As Pandemic Grinds On, Domestic Violence Shelters Grapple With Budget Gaps And Growing Needs

Katherine Verano is wrestling with an 830% increase in costs compared with last year for hoteling victims of domestic violence during the coronavirus pandemic. After a quiet period during the first months of the pandemic, when much of the state was locked down, domestic violence shelters started running at about 150% capacity during the summer months. When providers ran out of room for social distancing, clients had to be placed in hotels and fed. It’s been a complex time, said Verano, the executive director of Safe Futures, a New London-based nonprofit dedicated to providing counseling, services and shelter to victims of domestic violence in 21 southeastern towns. Safe Futures’ budget for hoteling clients has increased steadily this year.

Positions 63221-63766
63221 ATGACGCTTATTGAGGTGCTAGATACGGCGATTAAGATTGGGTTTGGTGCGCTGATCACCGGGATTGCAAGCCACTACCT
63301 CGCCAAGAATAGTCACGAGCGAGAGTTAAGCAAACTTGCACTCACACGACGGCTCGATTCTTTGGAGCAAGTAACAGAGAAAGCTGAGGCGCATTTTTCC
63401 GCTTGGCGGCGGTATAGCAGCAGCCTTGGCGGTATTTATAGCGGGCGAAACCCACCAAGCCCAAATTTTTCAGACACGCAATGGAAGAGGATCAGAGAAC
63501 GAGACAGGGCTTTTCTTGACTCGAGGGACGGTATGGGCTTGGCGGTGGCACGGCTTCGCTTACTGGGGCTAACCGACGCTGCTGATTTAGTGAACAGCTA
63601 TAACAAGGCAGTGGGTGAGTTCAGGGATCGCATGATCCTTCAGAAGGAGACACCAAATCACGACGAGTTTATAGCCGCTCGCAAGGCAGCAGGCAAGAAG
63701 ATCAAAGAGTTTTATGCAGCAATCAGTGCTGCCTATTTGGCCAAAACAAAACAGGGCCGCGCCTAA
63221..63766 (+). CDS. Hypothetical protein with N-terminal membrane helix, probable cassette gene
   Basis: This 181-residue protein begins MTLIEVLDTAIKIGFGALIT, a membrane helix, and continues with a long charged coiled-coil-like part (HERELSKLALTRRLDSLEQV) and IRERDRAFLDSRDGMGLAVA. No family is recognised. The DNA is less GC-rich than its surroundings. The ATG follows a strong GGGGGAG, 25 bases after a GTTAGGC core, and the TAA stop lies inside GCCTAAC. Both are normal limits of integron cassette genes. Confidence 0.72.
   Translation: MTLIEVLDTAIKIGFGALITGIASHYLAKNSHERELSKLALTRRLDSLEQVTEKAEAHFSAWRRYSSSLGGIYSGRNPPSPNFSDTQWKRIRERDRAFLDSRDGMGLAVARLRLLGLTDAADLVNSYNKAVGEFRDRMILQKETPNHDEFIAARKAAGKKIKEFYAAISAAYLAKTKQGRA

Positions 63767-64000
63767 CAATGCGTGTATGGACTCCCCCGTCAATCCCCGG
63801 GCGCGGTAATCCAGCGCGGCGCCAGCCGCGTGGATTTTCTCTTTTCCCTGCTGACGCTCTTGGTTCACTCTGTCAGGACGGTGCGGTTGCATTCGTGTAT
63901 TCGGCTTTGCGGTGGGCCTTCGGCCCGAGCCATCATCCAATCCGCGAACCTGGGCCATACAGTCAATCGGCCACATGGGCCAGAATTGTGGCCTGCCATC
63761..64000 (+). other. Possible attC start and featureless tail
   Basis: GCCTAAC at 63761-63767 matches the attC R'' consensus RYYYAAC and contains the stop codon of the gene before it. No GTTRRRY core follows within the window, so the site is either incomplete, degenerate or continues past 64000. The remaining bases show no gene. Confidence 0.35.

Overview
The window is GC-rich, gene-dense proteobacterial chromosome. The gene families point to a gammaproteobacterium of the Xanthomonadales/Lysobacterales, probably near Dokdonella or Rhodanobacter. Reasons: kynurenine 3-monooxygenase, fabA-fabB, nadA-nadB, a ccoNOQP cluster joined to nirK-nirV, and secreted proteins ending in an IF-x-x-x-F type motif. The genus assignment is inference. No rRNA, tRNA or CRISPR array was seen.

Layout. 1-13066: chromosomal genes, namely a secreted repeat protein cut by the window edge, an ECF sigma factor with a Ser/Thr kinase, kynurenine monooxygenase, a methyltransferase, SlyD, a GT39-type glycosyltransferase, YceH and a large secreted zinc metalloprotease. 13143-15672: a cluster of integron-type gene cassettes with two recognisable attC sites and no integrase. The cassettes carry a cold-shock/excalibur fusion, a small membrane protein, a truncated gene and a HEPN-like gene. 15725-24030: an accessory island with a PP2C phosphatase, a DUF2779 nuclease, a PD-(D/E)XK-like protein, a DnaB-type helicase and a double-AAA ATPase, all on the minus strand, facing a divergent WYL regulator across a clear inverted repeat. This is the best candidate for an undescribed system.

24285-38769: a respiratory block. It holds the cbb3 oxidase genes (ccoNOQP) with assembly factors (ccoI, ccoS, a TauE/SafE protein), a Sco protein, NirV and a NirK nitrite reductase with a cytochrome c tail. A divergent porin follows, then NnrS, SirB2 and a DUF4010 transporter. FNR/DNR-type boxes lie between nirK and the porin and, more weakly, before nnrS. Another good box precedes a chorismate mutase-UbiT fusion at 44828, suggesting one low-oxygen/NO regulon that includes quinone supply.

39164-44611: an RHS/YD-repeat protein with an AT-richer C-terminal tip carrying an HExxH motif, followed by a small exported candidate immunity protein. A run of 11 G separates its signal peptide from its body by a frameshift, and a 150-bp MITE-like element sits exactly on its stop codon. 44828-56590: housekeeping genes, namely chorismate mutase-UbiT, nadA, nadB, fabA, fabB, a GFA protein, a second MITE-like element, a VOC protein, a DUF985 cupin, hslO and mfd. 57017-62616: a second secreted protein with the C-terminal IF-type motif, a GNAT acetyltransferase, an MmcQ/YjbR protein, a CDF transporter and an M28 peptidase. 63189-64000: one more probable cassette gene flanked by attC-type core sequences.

A New Health Care Landscape For Women

Editor’s note: C-HIT debuts a monthly column by writer Susan Campbell. Susan, who worked at the Hartford Courant for more than 25 years, is an accomplished author having published two books including, “Dating Jesus: A Story of Fundamentalism, Feminism, and the American Girl,” which won the 2010 Connecticut Book Award for memoirs. We are pleased she’s joining us – writing on issues of health and safety. You’re welcome to weigh in.

Yanisha Claudio, 15, cuddles her son, Jordan. Jennifer Colon of the Nurturing Families Network looks on.

Teen Births: Nearly One-Half To Hispanics

While teen pregnancy rates have declined nationwide and in Connecticut, statistics and interviews show an intergenerational cycle of children-bearing-children puts Hispanic teens in Connecticut at risk of giving birth once, or even twice, before their twenties.